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Flowers on January 1, 2019


One of the advantages of gardening in the Houston climate is of course the perseverance of many plants through the mild winters. So far this cold season, we had one moderate freeze (down to 26F or so) in November 2018, and a few lighter frosts following that. The freeze did in the most tender plants (exit basil, plumeria, and portlandia), but left most others either unscathed or just burnt at the most exposed edges. As a result, we still have lots going on in the garden as we enter 2019. The rest of this page is a (non-exhaustive) photo log of what's still flowering.

Without a doubt the most exuberantly flowering plant in the garden now is our Copper Canyon daisy. It didn't start flowering until mid-autumn, but is now at the height of its bright-yellow peak, with its foliage perfuming the air at the slightest brush.

Other daisies that are still sticking with it are the low-growing gerberas and gazanias, which were tender in our old garden in Pennsylvania but come through the winter just fine here; and the last flowers are still hanging on to the climbing aster, although its mass of flowers has mostly faded since its peak a month ago.


Gerbera - Transvaal daisy


Several salvias are continuing their all-season bloom into January as well. The flowers of S. coccinea are finally starting to peter out, but S. microphylla 'Hot Lips' and S. involucrata are still going strong.

Salvia microphylla 'Hot Lips'

Salvia involucrata


Two neighbors in the back fence border: Thryallis (Galphimia glauca) has bloomed from late winter onward, but is no longer covered in yellow as it was through most of the season. On the other hand, our shrimp plant took its time to start producing flowers this year, but appears to be at its peak now that winter has arrived.

The fading flowers of our thryallis

Shrimp plant in full regalia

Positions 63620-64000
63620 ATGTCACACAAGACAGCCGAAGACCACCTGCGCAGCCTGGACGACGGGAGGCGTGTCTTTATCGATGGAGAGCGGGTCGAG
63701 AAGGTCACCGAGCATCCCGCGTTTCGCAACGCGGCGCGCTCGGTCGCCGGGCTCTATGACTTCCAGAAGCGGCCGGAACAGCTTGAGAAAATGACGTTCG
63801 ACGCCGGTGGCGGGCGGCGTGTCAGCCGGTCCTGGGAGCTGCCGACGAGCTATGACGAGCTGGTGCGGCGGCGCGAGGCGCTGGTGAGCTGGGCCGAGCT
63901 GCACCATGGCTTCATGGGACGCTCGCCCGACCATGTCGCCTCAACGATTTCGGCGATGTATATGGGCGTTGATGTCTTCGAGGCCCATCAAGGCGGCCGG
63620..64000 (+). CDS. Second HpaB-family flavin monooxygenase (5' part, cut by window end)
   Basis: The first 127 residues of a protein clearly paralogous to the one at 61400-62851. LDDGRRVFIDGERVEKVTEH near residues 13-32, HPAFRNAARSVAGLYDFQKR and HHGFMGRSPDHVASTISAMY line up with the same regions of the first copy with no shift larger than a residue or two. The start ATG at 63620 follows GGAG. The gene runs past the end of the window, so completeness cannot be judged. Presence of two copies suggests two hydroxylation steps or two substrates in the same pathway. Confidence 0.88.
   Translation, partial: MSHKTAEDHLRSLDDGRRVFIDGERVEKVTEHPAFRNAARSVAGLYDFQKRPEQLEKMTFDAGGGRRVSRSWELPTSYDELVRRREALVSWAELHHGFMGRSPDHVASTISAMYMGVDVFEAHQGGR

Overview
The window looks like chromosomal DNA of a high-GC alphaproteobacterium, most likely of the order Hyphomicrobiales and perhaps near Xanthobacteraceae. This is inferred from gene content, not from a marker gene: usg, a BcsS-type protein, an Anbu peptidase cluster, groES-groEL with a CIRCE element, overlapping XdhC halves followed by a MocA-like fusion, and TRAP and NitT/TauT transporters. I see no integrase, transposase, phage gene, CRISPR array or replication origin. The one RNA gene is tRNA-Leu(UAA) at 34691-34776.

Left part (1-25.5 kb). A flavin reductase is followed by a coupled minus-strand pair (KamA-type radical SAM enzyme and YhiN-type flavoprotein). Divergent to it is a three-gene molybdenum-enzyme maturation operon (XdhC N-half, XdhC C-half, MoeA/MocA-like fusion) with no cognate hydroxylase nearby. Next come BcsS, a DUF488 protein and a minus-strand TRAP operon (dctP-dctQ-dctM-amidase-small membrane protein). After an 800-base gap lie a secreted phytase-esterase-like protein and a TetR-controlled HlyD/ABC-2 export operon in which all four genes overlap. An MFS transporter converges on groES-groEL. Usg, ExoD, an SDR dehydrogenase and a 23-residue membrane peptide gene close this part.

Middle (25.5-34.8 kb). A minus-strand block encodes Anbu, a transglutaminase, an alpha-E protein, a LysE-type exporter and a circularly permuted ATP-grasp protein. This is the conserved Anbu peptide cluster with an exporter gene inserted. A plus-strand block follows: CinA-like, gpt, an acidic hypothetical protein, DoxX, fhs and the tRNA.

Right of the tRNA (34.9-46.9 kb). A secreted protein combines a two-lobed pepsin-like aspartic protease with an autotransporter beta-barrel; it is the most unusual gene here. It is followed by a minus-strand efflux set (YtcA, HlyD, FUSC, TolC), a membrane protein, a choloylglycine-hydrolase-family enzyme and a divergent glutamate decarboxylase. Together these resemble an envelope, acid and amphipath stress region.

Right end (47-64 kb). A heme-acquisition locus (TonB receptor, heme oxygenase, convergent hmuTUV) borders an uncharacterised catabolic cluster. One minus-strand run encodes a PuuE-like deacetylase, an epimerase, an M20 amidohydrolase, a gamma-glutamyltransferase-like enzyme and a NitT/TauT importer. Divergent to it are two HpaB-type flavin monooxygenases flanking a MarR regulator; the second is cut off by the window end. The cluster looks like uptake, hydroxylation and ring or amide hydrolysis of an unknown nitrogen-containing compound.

Among the taller border dwellers, the duranta keeps producing its wonderful purple-and-white flower chains (it was killed to the ground by last winter's hard freeze, but returned from the roots strongly; we hope that this winter will be kinder), while the Turk's cap (Malvaviscus 'Big Momma') has taken on a sparser guise but still produces its popping-red never-quite-open flowers.

Duranta, charming as ever

Turk's cap in glowing scarlet


From the ranks of the climbers and sprawlers, several specimens keep the show going. The star jasmine still throws out occasional pure white flowers, and the passionflower continues to pop open its amazing flowers every so often, but the stars here are the bleeding heart vine (Clerodendrum speciosum 'Red Wine'), which is somewhat hidden in a shady corner of the border, and Cape honeysuckle (Tecomaria capensis), which lifts its bold orange-red flowers as high as it can, supported by the back fence.

Clerodendrum 'Red Wine', demurely pretty...

...unlike Tecomaria capensis, which proudly displays its bold blooms


And then there's all the others – from low-growing Oxalis regnellii sporting blooms on both its green and purple forms, to various roses, two species of Cuphea, Okinawan spinach, and cilantro, which has only recently started blooming. Oh, and the poinsettia we saved from last year's holiday season. Just a sampling below...

Oxalis never stopped blooming

Rosa 'Sunny Knockout' looks better now than it did all season

Cuphea 'Vermillionaire' keeps treating us to its cigar flowers

Cilantro/coriander lends a fresh fragrance besides its modest flowers


All of this color, plus the fact that many non-flowering plants are still sporting attractive foliage, makes daily traverses of the garden, pulling a weed here, snipping some deceased annuals there, a pleasant endeavor. Thoughts of gardening efforts in 2019 are already brewing...


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